I’ve got a lot of miles to cover.

isolated thumbs up and thumbs down

isolated thumbs up and thumbs down

I’m a total sucker for a good disaster movie, mainly because I had the privilege to see the movies that gave birth to this film genre. So it was a “no duh” that when we saw the trailer for “San Andreas,” my daughter and I looked at each other and said, “We are SO there.”

As we were walking into the theater I told my daughter that my only hope for this movie is that they don’t inundate us with highly implausible situations that the heroes manage to escape (virtually unscathed mind you) against all probable odds.

Sigh. Once again Hollywood proves to be a huge disappointment.

“San Andreas” was filled with so many hard to believe action/rescue/survival scenes that midway through the movie just made me laugh out loud (much to my 13 year old’s total mortification). I mean, rescue copters couldn’t save one single person from the twin towers on 911 – but the Rock? He pulled his wife off the top of a building, just as it crumbled to a heap of rubble, and then managed to fly under a building, as it was falling to the ground, and get them to safety.

Yeah, safety for about 12 minutes, when it was then time for our stars to be thrust into yet another un-survivable situation where they of course manage to survive…still relatively unscathed. It sucked because that’s what Hollywood thinks we need to be on the edge of our seat.

Well, Hollywood needs to have a movie night. They need to sit in one of those plush, fancy screening rooms and watch the following classics to learn what a good disaster movie is all about. poseidon-adventure 1. The Poseidon Adventure (1972) A luxury liner is hit by an earthquake induced tidal wave and capsizes on New Year’s Day. A solid premise and an all star cast.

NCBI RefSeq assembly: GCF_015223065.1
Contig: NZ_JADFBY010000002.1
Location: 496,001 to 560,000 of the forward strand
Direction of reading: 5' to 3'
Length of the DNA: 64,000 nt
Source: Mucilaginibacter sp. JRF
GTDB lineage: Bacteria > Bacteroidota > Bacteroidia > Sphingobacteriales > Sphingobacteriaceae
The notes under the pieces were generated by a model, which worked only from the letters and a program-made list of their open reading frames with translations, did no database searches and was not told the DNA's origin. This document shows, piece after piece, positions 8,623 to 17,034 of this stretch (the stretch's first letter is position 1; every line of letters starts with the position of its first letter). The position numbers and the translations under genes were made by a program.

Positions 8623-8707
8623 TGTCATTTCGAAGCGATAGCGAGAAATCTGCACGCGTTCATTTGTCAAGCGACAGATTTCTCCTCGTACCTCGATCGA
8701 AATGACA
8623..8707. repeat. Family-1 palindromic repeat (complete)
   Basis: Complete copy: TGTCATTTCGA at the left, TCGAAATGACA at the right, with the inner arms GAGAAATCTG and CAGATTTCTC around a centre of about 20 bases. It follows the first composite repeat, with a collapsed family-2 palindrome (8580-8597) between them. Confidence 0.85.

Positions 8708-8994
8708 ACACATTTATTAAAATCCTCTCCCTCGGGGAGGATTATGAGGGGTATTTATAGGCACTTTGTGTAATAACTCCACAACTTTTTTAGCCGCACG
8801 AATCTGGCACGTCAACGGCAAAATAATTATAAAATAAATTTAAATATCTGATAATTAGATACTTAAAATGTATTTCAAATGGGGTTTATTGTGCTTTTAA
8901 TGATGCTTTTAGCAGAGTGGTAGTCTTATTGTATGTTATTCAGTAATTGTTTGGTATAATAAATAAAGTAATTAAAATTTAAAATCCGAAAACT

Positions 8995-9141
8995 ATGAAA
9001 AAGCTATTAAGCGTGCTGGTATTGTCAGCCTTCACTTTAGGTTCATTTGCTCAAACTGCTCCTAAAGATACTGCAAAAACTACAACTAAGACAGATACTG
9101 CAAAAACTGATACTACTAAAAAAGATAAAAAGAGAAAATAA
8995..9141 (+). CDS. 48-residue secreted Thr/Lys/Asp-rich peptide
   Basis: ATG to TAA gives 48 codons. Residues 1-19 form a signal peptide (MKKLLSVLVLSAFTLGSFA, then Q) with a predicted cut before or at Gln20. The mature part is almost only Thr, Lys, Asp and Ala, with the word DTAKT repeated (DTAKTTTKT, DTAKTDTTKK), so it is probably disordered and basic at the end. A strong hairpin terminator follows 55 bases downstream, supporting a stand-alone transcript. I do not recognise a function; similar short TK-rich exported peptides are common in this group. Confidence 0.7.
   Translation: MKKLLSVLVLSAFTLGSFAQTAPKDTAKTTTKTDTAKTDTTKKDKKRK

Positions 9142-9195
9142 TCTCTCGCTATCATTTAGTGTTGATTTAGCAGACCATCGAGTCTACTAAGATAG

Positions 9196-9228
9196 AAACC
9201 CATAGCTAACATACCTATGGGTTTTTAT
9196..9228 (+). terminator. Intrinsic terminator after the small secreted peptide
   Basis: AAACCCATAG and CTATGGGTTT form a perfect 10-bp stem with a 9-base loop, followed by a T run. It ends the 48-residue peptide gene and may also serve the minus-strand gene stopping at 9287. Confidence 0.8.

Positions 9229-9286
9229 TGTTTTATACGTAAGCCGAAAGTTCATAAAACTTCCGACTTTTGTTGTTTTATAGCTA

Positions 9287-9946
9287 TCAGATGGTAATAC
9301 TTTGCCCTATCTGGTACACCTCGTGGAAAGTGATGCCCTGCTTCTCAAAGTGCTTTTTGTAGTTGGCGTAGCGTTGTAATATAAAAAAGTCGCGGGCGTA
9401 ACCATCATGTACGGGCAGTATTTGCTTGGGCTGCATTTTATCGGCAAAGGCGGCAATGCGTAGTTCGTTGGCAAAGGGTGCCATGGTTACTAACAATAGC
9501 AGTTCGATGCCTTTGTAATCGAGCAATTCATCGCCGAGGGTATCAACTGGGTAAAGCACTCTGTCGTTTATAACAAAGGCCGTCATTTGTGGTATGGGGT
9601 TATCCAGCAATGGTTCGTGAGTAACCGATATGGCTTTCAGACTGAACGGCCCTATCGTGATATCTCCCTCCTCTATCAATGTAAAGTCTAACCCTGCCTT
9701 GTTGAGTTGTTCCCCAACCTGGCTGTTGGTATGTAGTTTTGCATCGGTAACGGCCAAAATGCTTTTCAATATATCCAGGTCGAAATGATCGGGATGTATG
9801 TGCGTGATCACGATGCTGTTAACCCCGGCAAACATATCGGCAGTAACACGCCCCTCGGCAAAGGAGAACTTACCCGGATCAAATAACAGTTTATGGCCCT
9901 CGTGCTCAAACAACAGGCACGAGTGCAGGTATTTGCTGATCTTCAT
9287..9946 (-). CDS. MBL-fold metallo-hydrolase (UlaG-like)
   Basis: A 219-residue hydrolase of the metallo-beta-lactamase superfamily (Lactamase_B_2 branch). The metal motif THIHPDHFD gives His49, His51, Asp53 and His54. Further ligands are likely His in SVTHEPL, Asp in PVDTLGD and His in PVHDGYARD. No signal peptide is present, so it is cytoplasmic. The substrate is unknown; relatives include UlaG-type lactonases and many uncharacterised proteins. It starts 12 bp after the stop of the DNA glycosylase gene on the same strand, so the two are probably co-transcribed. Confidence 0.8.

I saw this movie with my Mom and sisters at Radio City Music Hall during Christmas break. There are plenty of back stories to introduce us to the characters, but once that boat overturns, you are in for a pound as you watch the 10 main players try to see the morning after (some slight humor that will be lost if you’ve never seen the movie).

The scene where the boat gets hit, while riveting in the 70s, is quite laughable now. This was prior to the days where Hollywood had a rolling room – like when Lionel Ritchie was dancing on the ceiling. So, you can see people sliding to their deaths as the boat is turning upside down, but dishes remain on the tables, and chairs are not sliding right along with them.